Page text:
Boston’s venture capital and legal industries had long endured criticism that their top ranks remained too exclusive, too homogeneous. White men made most, if not all, of the big decisions.
But the doors of power are opening to others more frequently than ever before.
Case in point: Boston law firm Nixon Peabody said on Tuesday that it has joined four other firms in a nationwide program called Move the Needle Fund. Another Boston law firm, Goodwin Procter, is already on board. The five firms each set aggressive diversity targets for staffing, and say they will work with each other to achieve them. Together, they’ll pay more than $5 million to Diversity Lab in San Francisco for help with such things as experimenting with hiring, work-life integration, and performance reviews. The hope: to come up with new approaches that can be replicated across the industry.
Meanwhile, the New England Venture Capital Association made a major announcement: For the first time, half of the trade group’s 18 board members are women. This puts NEVCA in the forefront of Boston-area business associations in terms of gender balance in the boardroom.
It’s not the first time these industries are tackling the issue. Witness the creation of new diversity director positions among Boston’s major law firms in the past year; Goulston & Storrs became the latest of several law firms to do so, announcing that it has hired D&I consultant Ayeshah Johnson to be its first director of diversity and inclusion. And NEVCA has made improving the diversity of its sector a top priority, in part by sponsoring a Hack.Diversity workforce development program.
These efforts are born out of the notion that the paths to career advancement are too often shut in the faces of women and minorities. Opening them, the thinking goes, is not just the right thing to do, it also makes good business sense. Proponents such as NEVCA and Nixon Peabody mention oft-cited studies that show problem-solving is better done in groups of people who think differently, with different backgrounds, as opposed to groups in which everyone looks and thinks the same.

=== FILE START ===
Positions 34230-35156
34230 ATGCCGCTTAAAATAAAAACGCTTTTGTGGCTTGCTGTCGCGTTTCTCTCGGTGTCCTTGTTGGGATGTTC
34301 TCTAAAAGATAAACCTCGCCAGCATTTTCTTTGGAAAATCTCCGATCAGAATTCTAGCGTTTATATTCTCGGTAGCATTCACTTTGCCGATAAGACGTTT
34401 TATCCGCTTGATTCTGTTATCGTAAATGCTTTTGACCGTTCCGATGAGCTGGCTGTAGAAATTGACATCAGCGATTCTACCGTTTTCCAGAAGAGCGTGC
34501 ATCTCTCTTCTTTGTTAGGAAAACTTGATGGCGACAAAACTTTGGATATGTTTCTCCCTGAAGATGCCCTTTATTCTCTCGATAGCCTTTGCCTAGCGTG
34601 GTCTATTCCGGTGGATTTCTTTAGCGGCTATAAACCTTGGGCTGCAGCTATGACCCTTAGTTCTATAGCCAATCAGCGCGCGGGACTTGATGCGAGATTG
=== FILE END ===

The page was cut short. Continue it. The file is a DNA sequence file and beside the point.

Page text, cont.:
As a white man, Nixon Peabody CEO Andrew Glincher might seem like an unlikely champion of diversity. But he remembers all too well what it was like joining the firm in 1987, about three years after graduating from Northeastern Law, when nearly everyone around him had a Harvard degree or some other Ivy League pedigree. Glincher came from modest means in Brockton, and couldn’t help but feel a bit out of place. It’s one reason he struck up a partnership with Brockton High School last summer, to cultivate interest in the law among a diverse group of teens.
And it’s a reason why he is investing more than $1 million of his law firm’s money in Move the Needle, as well as setting some ambitious diversity goals for his firm.
Nixon Peabody’s percentages are similar to those at many larger law firms: Seventeen percent of its equity partners are women, and 7 percent are racial and ethnic minorities. Glincher has vowed to get those numbers up to 30 percent and 12 percent over the next five years, and to bring the ratio of LGBTQ equity partners to 6 percent from 3 percent. It can’t happen overnight, though, not for a firm that only names three to five equity partners a year.
Chairman emeritus David Hashmall said Goodwin set two targets last summer with its Move the Needle pledge: ensuring 40 percent of the firm’s leadership committee roles are held by women, people of color, and LGBTQ attorneys — and that the makeup of its new partner classes match those of the entry-level ranks. Goodwin is already well on its way to the first one: The leadership diversity rate has risen to 35 percent from 25 percent just last summer.
Too many younger lawyers weren’t getting elevated, and Hashmall said he hopes the Move the Needle project can unmask and help mitigate the root causes. He suspects unconscious bias is at play — he said people often tend to promote and mentor younger colleagues who remind them of themselves.
That’s similar to what sometimes happens in venture capital. Jody Rose, president of the VC association, said her board was about one-third women when she joined in late 2015. Rose said many of her member firms are taking steps to rethink their approaches to the startups they pick for their investment portfolios, as well as their hiring practices, to improve inclusivity. Progress has been stronger with women; the group and the industry it represents, she said, needs to do more to recruit Blacks and Latinos into the fold.
One by one, more doors are being opened. Rather than being glaring examples of inadequate diversity, maybe Boston’s VC and law communities can actually set the tone for a more inclusive city.
Jon Chesto can be reached at email@example.com. Follow him on Twitter @jonchesto.